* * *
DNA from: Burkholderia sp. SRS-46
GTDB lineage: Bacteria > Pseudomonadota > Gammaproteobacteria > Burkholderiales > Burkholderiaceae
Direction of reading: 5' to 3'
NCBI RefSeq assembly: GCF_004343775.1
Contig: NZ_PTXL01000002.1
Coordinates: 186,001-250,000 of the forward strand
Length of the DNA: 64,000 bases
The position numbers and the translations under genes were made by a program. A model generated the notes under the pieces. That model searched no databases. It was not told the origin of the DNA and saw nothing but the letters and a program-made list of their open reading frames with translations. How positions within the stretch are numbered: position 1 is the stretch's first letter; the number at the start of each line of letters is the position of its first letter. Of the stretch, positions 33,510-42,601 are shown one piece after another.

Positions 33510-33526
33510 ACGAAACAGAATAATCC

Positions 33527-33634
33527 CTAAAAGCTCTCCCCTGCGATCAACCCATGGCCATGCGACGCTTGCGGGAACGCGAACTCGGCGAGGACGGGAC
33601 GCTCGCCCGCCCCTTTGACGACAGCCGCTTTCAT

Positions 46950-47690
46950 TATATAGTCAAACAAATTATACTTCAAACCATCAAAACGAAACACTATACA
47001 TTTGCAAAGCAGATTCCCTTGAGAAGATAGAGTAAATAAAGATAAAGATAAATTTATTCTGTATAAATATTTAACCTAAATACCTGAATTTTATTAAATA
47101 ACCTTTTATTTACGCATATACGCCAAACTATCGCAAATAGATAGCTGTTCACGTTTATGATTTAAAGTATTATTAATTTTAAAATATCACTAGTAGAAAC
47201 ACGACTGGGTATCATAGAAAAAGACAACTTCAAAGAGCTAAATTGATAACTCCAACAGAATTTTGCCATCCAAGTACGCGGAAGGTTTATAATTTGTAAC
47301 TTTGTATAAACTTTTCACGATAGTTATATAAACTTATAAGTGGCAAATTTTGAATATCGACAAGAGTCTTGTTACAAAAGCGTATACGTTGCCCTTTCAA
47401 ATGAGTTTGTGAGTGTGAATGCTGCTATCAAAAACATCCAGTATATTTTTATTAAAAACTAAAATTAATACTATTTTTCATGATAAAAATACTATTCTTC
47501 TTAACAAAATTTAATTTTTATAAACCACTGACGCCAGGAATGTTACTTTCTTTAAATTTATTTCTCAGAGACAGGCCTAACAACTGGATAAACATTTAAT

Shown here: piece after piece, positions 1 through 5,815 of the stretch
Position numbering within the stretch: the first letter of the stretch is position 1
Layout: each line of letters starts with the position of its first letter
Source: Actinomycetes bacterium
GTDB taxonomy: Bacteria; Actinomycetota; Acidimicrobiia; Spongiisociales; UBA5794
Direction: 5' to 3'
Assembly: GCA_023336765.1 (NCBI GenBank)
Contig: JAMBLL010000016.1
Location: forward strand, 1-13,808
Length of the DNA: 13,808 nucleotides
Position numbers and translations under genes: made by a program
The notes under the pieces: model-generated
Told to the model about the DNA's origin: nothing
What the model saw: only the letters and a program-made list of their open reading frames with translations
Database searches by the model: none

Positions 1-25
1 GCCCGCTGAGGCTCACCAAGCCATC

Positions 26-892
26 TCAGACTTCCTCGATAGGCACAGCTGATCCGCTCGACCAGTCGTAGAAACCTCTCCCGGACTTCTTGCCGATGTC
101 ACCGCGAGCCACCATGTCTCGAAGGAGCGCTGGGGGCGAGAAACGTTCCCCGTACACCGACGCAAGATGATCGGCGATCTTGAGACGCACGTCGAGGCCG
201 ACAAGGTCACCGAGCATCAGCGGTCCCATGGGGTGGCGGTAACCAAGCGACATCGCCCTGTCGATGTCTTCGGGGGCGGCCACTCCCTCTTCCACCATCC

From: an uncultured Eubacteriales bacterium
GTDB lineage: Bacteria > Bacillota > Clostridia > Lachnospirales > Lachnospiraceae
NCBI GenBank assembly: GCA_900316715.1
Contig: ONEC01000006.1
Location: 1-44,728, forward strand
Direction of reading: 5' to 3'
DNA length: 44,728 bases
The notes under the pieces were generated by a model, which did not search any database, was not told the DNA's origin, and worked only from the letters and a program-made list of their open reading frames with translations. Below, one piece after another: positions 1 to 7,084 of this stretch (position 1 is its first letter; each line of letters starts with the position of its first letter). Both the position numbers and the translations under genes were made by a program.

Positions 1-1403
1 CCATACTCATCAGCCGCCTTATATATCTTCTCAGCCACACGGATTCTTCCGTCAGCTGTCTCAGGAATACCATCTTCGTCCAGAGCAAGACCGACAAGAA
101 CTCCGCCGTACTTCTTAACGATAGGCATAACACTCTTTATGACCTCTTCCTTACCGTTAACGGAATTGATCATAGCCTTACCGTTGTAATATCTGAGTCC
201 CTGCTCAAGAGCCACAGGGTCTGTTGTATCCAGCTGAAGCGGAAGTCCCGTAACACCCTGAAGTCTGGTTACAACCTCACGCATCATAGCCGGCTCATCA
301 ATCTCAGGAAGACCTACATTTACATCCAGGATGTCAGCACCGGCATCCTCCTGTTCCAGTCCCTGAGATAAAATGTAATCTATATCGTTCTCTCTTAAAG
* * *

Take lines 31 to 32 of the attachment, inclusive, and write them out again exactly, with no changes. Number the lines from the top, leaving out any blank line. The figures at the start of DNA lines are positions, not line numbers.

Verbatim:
Length of the DNA: 13,808 nucleotides
Position numbers and translations under genes: made by a program